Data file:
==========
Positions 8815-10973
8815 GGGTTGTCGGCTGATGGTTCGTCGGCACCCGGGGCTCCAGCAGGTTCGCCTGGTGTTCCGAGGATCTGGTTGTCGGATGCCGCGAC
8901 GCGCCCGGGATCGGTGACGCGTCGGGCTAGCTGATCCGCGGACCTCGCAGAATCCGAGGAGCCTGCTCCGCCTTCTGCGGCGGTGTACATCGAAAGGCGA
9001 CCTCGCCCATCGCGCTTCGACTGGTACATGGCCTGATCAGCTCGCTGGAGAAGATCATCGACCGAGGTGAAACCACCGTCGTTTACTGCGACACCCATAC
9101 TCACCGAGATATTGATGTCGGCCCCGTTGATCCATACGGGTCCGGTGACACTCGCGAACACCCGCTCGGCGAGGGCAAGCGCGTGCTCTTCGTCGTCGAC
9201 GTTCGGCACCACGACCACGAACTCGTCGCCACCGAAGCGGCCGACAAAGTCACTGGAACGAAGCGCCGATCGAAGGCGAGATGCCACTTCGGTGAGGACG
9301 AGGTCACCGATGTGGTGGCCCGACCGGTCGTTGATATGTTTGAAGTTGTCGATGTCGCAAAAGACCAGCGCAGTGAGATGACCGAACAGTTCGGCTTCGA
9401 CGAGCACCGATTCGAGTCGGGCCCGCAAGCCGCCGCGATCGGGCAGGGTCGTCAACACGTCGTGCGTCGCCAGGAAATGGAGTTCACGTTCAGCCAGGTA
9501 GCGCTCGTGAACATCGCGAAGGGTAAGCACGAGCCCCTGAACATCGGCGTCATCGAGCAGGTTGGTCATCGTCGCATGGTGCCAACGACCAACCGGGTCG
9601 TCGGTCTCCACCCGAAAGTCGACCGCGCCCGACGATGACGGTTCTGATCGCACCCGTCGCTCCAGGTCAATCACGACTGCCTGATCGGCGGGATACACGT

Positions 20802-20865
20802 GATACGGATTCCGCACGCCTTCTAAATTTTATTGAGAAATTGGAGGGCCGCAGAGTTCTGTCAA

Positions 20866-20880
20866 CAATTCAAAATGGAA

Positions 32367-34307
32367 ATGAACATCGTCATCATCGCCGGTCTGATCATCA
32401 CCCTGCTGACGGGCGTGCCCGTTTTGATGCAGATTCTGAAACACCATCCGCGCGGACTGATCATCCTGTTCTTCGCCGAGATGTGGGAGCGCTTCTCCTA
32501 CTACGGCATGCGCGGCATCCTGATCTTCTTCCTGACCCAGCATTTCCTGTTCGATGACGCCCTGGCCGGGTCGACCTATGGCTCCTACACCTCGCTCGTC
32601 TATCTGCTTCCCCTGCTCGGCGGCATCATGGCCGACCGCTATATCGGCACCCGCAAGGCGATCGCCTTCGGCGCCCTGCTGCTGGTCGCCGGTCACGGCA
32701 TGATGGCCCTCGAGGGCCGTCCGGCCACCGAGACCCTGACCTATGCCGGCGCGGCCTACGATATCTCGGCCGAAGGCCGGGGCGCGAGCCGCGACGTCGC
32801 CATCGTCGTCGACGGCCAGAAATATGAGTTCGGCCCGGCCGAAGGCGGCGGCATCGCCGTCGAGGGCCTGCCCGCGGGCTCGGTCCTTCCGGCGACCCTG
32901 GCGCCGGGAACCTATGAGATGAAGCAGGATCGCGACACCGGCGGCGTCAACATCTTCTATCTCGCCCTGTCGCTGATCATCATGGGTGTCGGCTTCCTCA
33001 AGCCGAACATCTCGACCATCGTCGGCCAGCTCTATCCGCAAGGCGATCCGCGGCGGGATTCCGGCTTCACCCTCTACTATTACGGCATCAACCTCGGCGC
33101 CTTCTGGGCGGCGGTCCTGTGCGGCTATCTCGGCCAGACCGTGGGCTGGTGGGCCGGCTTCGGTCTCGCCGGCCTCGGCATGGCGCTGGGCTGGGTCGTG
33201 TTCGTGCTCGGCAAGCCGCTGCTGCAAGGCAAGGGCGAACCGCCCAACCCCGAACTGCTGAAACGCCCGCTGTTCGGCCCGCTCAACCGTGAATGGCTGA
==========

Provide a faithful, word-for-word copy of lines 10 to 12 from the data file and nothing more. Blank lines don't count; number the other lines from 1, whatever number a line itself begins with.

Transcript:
9601 TCGGTCTCCACCCGAAAGTCGACCGCGCCCGACGATGACGGTTCTGATCGCACCCGTCGCTCCAGGTCAATCACGACTGCCTGATCGGCGGGATACACGT

Positions 20802-20865
20802 GATACGGATTCCGCACGCCTTCTAAATTTTATTGAGAAATTGGAGGGCCGCAGAGTTCTGTCAA